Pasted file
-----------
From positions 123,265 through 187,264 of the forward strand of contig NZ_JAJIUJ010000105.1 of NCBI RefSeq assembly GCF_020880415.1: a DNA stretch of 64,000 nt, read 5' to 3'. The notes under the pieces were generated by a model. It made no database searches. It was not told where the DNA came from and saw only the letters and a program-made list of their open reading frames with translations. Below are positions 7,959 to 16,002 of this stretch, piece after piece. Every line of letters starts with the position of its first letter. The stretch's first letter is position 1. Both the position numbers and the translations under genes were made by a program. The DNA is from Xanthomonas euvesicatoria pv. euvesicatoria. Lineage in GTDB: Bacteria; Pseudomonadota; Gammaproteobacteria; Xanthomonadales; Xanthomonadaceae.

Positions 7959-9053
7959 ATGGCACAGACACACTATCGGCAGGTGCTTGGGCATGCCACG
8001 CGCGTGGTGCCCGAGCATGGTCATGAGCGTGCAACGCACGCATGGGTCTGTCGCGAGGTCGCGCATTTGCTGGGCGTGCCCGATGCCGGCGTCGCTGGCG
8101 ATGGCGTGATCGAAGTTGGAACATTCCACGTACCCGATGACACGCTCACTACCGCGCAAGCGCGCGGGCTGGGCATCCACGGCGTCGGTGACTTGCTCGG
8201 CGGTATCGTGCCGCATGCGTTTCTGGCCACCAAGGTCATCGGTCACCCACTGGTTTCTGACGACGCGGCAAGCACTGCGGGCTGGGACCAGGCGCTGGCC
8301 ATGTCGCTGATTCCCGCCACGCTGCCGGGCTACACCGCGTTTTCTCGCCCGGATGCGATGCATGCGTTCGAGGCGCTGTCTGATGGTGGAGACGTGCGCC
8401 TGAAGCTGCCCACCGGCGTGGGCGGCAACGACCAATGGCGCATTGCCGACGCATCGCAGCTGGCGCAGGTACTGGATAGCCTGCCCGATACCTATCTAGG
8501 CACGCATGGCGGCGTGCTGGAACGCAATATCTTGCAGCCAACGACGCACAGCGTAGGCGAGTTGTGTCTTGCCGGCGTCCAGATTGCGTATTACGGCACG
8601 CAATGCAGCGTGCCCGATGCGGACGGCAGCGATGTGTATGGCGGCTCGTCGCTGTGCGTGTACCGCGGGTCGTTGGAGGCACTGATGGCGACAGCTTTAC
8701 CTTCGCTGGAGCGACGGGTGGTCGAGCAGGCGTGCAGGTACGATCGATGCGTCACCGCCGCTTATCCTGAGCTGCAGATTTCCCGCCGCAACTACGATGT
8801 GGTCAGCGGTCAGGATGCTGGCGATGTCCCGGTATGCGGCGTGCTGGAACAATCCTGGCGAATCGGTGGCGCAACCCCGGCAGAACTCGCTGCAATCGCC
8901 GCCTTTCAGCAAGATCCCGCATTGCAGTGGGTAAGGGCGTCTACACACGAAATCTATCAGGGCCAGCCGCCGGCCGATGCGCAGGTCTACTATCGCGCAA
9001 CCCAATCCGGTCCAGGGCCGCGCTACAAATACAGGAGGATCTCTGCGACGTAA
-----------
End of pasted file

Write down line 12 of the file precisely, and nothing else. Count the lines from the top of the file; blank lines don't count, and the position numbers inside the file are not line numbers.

8801 GGTCAGCGGTCAGGATGCTGGCGATGTCCCGGTATGCGGCGTGCTGGAACAATCCTGGCGAATCGGTGGCGCAACCCCGGCAGAACTCGCTGCAATCGCC